Chocolate Marshmallows

chocolate marshmallows | healthy green kitchen @winnieab

Chocolate Marshmallows | Healthy Green Kitchen

I competed in my second powerlifting meet this past Sunday. My goals for this one were to get more experience lifting in front of judges, and to qualify for USA Powerlifting (USAPL) Nationals in October. My lifts went pretty much as I planned and I accomplished my goals. I also got a pretty gold medal (full disclosure: I was the only one in my weight class) so I am very pleased!

One thing I am learning about meets is they are very draining for me, both mentally and physically. I tried really hard to stay super calm in the weeks before this one, trusting that my training, nutrition, and rest have all been very solid, but the day of the meet was still pretty nerve-wracking and exhausting. When it was over, all I wanted to do was get home and curl up on my couch with some hot chocolate embellished with these chocolate marshmallows. So I did just that, and I’ll be taking it easy the rest of the week, as well.

Chocolate Marshmallows | Healthy Green Kitchen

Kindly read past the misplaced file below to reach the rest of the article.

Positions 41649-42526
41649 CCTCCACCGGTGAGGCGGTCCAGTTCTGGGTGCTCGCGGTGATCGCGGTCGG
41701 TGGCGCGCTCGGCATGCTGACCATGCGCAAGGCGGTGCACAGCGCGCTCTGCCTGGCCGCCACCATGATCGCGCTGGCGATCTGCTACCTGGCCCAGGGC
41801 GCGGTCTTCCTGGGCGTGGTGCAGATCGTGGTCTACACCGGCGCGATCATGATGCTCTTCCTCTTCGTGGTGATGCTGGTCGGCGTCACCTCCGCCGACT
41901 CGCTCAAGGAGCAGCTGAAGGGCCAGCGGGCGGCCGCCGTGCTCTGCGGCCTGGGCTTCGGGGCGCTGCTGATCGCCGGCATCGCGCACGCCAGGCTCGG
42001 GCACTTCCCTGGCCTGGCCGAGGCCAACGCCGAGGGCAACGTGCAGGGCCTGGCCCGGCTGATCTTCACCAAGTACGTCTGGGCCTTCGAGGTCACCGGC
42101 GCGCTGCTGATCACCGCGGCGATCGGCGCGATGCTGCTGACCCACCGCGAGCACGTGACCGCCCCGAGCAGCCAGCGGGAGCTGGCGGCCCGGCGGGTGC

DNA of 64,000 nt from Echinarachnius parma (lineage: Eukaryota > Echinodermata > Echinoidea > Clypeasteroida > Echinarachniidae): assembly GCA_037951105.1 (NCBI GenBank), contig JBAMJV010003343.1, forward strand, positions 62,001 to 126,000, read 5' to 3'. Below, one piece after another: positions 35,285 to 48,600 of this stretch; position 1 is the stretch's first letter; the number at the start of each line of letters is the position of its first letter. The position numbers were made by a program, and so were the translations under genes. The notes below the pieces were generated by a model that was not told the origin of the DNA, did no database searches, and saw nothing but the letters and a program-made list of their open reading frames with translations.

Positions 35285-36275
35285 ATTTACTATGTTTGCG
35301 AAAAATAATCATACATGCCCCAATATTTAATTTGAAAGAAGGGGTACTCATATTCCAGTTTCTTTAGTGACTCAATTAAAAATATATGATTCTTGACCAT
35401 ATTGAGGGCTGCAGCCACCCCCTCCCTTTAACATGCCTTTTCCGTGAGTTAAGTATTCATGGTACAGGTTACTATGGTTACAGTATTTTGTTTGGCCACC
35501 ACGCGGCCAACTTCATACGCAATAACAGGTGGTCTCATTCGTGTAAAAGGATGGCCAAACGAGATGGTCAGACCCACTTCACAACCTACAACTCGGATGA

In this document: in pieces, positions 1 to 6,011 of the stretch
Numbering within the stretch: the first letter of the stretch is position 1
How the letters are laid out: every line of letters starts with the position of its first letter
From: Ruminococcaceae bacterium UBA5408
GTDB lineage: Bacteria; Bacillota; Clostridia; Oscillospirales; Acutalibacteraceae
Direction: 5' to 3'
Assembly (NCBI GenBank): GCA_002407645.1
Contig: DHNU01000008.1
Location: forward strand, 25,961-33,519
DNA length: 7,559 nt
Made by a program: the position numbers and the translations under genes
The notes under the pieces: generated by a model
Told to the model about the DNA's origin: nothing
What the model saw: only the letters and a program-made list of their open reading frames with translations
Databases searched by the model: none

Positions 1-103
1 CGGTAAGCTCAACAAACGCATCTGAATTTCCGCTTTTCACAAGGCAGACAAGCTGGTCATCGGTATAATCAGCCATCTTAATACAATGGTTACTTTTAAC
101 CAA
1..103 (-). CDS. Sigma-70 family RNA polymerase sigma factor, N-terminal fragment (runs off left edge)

I’ve long wanted to try sweetening marshmallows with honey so when I saw this chocolate version in Brittany Angell’s new book Every Last Crumb, I knew I had to make them. I love how they turned out, and how they melt in hot drinks. I’ve enjoyed them in warm honey sweetened milk and coffee in addition to hot chocolate.

chocolate marshmallow fluff on whisk

marshmallows in pan

This chocolate marshmallow recipe is just one of more than 150 Paleo-inspired recipes found in Every Last Crumb. If you follow a Paleo-ish diet or have food sensitivities, I think you will love this book (though I don’t eat Paleo nor do I have food sensitivities and I am really enjoying it!). Every Last Crumb features grain-free recipes for numerous specialty breads such as bagels, croissants, and naan. But the book isn’t just about bread; Brittany shares lots of creative ideas for savory foods and treats, too.

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Dried Mango and Toasted Coconut Muesli

Have you ever started a book and felt an immediate sense of kinship with the author?